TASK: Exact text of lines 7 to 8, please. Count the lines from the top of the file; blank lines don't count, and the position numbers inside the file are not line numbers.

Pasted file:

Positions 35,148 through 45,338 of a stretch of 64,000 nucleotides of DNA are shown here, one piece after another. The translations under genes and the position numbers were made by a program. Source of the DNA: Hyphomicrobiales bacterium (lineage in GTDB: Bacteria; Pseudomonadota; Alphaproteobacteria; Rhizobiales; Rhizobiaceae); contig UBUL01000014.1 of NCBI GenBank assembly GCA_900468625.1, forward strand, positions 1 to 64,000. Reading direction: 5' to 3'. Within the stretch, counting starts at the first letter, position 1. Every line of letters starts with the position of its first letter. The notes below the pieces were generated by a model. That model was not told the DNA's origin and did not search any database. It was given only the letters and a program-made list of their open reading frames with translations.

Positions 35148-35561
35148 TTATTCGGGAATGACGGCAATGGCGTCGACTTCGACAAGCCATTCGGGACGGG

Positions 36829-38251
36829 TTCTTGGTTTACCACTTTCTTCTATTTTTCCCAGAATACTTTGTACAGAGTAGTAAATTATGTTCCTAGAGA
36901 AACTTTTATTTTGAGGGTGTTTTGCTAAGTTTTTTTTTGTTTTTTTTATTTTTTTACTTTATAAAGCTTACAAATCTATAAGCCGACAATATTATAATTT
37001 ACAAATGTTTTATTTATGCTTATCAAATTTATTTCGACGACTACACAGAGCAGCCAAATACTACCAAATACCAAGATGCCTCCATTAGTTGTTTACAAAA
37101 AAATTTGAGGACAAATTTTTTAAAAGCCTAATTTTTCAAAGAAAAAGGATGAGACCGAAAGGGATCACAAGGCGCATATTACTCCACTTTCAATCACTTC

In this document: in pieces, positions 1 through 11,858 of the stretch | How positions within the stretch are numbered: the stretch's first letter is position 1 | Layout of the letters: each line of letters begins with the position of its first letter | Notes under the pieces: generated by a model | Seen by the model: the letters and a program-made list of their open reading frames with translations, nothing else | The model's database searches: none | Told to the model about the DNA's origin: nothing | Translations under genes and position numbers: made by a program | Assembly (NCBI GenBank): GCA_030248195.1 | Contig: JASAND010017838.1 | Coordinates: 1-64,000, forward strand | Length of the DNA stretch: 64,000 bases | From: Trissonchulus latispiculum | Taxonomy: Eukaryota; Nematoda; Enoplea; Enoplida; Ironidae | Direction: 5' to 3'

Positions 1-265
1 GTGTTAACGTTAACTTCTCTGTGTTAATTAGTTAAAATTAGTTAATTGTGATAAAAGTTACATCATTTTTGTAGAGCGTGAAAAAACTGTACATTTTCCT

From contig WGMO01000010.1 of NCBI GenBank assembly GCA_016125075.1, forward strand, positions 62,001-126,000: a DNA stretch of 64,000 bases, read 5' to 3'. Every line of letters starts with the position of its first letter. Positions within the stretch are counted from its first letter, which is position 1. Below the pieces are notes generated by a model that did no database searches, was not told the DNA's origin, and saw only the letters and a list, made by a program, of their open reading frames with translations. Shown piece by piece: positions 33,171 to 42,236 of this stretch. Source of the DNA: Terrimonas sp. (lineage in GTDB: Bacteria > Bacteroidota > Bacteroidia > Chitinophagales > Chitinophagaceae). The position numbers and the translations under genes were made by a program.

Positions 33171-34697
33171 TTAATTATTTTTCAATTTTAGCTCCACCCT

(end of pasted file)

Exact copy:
37001 ACAAATGTTTTATTTATGCTTATCAAATTTATTTCGACGACTACACAGAGCAGCCAAATACTACCAAATACCAAGATGCCTCCATTAGTTGTTTACAAAA
37101 AAATTTGAGGACAAATTTTTTAAAAGCCTAATTTTTCAAAGAAAAAGGATGAGACCGAAAGGGATCACAAGGCGCATATTACTCCACTTTCAATCACTTC